Champions of freedom of expression recently quadrupled their reward for information leading to the arrest and conviction of the gunman who shot Norwegian publisher William Nygaard in October 1993. Nygaard survived the shooting outside his Oslo home, but his assailant has never been found.
Nygaard headed publishing firm Aschehoug at the time and had released the Norwegian version of Salman Rushdie’s book Satanic Verses. It’s widely believed that his shooting was tied to the Ayatollah Khomeini’s fatwa against Rushdie and others connected to the book that was accused of insulting Islam.
Aschehoug, Norway’s publishers’ association and the freedom of expression advocacy group Fritt Ord had long offered a reward of NOK 500,000 to help clear up the attempted murder. They have now raised that to NOK 2 million (USD 266,000) in the hopes it will encourage anyone with information on the attack to come forward. Their initiative comes just weeks after new attacks on freedom of expression in Paris and Copenhagen.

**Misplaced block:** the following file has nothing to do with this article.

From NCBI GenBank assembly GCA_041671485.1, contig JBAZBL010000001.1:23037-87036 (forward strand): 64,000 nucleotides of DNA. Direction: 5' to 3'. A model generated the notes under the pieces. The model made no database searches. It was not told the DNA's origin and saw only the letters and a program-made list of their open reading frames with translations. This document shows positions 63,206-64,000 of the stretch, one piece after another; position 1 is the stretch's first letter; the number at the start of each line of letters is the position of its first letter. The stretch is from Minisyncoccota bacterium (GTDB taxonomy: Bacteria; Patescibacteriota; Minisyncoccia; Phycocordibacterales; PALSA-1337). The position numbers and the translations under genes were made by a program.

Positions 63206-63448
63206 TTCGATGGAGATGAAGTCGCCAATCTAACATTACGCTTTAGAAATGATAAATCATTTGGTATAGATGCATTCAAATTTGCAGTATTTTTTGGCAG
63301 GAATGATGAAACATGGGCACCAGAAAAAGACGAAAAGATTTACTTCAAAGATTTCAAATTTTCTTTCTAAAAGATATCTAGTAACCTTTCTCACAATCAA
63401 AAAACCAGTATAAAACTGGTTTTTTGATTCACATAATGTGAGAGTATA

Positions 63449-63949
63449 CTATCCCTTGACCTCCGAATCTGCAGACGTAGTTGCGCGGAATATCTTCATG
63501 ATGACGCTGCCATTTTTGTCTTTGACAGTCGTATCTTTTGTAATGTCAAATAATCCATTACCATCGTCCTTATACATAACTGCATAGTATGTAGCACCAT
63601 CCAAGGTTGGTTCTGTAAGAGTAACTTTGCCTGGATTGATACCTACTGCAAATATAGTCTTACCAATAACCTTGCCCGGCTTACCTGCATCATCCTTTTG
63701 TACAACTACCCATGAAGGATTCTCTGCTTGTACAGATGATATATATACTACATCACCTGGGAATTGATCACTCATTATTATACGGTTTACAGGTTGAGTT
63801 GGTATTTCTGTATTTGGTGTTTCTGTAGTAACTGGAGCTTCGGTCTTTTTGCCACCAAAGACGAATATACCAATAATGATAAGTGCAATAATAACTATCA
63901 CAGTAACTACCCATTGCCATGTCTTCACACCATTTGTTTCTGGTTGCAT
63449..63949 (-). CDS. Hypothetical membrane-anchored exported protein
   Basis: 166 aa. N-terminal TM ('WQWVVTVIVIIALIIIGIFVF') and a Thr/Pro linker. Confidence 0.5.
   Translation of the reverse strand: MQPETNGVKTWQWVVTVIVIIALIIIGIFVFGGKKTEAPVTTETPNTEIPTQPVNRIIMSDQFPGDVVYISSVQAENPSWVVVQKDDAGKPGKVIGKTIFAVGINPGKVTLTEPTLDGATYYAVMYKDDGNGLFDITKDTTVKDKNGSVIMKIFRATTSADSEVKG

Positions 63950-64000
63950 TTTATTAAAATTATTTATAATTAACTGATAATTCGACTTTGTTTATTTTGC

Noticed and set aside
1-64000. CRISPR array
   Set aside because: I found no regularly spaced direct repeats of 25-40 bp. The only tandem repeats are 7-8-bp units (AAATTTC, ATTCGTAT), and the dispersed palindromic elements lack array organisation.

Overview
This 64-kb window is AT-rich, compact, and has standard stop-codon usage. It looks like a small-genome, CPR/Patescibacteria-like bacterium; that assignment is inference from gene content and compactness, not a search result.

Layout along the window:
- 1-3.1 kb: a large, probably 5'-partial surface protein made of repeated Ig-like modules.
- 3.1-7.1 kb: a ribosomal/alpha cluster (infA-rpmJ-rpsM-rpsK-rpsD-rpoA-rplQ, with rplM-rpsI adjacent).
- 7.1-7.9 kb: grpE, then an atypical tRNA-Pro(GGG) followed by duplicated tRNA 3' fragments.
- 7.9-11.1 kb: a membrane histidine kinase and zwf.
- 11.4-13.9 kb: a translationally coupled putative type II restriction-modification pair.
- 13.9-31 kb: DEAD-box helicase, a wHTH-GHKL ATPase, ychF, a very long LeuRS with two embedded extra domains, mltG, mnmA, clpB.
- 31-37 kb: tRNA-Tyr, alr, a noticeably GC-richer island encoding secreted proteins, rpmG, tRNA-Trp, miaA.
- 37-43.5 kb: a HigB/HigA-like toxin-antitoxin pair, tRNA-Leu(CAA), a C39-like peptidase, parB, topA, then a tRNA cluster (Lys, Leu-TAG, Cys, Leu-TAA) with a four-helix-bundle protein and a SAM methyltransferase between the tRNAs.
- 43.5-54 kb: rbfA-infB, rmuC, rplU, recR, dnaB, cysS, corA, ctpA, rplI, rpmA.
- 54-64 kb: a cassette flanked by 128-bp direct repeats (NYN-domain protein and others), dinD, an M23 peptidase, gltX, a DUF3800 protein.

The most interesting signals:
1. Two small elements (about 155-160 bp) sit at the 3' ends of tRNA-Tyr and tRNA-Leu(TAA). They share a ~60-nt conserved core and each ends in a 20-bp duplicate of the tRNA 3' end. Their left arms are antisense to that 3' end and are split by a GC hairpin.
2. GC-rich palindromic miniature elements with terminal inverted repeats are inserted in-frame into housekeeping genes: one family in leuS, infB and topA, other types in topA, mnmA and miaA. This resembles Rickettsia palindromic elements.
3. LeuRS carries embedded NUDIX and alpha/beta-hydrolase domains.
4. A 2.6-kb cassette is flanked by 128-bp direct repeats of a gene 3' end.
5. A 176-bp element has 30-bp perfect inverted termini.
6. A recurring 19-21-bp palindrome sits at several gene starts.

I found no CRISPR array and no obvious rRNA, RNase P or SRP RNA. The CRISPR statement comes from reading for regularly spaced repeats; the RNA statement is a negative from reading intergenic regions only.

Nygaard, who retired from Achehoug, is now chairman of Norsk PEN, another group concerned with human rights, and told newspaper Aftenposten recently that he still has no fear. He called the attack against the French satire magazine Charlie Hebdo “grotesque and unreal” but declined comment on the increased reward aimed at tracking down his attacker.